Acerolas on the tree

Acerola, also called Barbados Cherry

Malpighia glabra (punicifolia)


Origins are in the West Indies, Central and South America. They are now widely distributed throughout other tropical and subtropical regions.


They do well in a wide range of climatic conditions. They are frost-tender when young.

Plant Description

It forms a large branched shrub or a small tree, if pruned to a single trunk.


A member of the Malpighiaceae Family. There are some wild relatives with smaller fruit.


Almost any kind of soil, provided it is well-drained. Tolerates alkaline soil. If nematodes are a problem, this should be addressed before the tree is planted.


Plants are best propagated from hardwood cuttings or air layering. Side veneer or cleft grafts are also used. Grafting is generally practiced only when cuttings of a desired clone are scarce or if a nematode-resistant rootstock is available on which to graft a preferred cultivar; or when top-working a tree that bears fruits of low quality. Seeds do not germinate well and the quality of seedling plants is variable, and may be poor.


Among the best known are Florida Sweet and B17.

Flowering and Pollination:

Young trees can commence flowering at two years. Pink flowers appear in spring and may continue through summer. Bees are the principal pollinators. If fruit-set is poor, try hand pollinating with a small brush.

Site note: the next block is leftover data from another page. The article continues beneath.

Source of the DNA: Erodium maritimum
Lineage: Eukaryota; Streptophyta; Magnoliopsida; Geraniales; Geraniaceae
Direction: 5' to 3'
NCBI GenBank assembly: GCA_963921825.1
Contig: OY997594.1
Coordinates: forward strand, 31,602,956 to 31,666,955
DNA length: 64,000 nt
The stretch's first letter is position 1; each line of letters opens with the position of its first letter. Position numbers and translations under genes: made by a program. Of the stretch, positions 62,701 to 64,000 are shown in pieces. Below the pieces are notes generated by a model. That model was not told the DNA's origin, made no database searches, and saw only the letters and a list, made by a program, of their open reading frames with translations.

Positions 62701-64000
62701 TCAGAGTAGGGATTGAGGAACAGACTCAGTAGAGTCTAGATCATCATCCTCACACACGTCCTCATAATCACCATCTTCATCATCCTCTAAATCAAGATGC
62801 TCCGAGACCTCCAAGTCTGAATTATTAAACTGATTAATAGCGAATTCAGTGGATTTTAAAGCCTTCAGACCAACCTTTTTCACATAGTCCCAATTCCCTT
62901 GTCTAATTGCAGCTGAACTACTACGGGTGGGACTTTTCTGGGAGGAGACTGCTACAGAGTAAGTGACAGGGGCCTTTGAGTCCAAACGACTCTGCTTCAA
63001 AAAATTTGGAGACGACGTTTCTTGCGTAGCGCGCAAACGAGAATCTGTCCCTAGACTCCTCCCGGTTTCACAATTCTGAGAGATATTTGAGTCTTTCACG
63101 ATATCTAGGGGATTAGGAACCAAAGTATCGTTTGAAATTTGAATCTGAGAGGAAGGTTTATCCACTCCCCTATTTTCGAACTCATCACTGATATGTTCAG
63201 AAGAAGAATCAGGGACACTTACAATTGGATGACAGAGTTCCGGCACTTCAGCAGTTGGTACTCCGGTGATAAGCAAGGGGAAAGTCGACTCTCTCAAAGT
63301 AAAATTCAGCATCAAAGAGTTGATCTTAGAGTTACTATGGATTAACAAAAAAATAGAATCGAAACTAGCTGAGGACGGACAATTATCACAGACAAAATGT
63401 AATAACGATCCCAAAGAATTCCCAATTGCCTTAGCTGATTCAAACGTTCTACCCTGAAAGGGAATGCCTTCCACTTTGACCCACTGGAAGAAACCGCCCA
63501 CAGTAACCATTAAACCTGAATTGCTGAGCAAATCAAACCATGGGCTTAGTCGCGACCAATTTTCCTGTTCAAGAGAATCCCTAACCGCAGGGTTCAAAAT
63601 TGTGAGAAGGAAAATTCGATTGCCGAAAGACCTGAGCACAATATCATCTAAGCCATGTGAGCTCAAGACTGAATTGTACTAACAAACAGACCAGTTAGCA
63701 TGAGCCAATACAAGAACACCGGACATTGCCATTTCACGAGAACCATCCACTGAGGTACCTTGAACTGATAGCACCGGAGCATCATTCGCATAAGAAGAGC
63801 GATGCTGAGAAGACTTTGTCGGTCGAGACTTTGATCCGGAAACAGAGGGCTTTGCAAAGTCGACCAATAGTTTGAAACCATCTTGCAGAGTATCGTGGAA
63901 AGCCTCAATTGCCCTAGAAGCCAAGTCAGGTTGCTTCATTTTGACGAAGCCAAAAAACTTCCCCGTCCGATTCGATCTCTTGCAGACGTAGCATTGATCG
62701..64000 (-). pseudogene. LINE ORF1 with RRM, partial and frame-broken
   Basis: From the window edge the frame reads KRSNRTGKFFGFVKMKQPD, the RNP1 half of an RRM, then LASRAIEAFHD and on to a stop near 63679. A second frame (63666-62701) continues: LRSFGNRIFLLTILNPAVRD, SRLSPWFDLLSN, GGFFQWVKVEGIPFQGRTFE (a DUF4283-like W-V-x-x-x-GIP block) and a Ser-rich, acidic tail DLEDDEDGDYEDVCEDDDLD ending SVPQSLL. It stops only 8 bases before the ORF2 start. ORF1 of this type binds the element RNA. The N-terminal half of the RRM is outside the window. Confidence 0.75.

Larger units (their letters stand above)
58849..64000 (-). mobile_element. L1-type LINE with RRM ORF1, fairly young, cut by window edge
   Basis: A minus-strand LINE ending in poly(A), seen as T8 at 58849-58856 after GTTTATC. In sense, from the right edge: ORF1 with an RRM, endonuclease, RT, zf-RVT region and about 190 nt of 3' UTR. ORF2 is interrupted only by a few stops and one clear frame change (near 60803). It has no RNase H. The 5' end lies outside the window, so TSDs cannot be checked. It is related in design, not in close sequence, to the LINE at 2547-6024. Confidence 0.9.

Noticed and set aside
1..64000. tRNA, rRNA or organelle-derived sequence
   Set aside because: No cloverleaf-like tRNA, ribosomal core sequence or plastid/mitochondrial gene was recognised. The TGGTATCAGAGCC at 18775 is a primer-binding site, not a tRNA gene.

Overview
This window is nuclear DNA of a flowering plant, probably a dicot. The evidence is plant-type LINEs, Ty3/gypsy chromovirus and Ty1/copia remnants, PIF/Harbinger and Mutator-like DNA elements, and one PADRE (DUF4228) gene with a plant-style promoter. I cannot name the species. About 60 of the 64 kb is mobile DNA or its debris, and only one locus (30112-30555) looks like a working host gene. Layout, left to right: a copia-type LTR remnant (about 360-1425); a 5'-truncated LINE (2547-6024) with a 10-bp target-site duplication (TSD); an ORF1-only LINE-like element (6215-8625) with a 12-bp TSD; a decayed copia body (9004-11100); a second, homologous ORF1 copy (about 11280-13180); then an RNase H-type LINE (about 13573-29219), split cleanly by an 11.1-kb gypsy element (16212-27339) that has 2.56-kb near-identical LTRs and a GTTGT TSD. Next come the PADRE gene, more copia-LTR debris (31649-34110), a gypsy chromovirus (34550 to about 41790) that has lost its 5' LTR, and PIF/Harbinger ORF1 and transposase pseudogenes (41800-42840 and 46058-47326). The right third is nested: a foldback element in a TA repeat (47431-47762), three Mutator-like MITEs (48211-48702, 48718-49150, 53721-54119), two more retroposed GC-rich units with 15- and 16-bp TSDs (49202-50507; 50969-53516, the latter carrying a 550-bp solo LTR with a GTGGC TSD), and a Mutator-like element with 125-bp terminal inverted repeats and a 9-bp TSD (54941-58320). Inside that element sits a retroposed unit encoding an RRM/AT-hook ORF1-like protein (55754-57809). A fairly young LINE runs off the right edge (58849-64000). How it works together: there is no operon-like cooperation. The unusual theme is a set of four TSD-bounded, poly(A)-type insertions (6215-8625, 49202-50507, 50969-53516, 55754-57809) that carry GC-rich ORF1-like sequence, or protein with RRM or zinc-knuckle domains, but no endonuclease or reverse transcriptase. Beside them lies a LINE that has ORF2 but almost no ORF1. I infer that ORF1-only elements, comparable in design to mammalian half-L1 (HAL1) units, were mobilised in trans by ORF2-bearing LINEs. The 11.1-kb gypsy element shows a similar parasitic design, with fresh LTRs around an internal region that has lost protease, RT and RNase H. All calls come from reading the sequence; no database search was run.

It prefers full sun. Young plants are tender to cold and may need some protection in winter. Mature trees can tolerate temperatures down to -2°C for short periods. They can grow on a variety of well-drained soils provided it is not infested with nematodes. Adequate watering is necessary during blooming and fruit development. On limestone soils, sprays of minor elements: copper, zinc, and sometimes manganese and boron will enhance growth and productivity. Acid soils should have lime worked into the soil down to 20 cm or more. The use of mulch is recommended.

Wind Tolerance:



Light pruning to shape to desired form.

The Fruit:

Time span from flowering to fruit is 4 weeks. The soft, juicy, 3-lobed fruits have an attractive, bright red, thin skin. They can be quite tart, and contain very high Vitamin C content plus Vitamin A. There can be several crops per season.

Fruit Uses:

The fruits can be eaten fresh, made into juice, jam, jellies, wine, sherbet, and many desserts.

Fruit Production and Harvesting:

The fruit should be picked frequently, as it does not keep well on the tree or after picking. Fruits bruise easily, so must be handled carefully. Fruit do not store very long.

Pests and Diseases:

Nematodes are serious pests. Birds, possums, scale, aphids, weevils and mealy bugs can also cause problems. Keep an eye out for fungal infections.


It is a most attractive plant, easily grown, can crop heavily and is a great feature for any garden.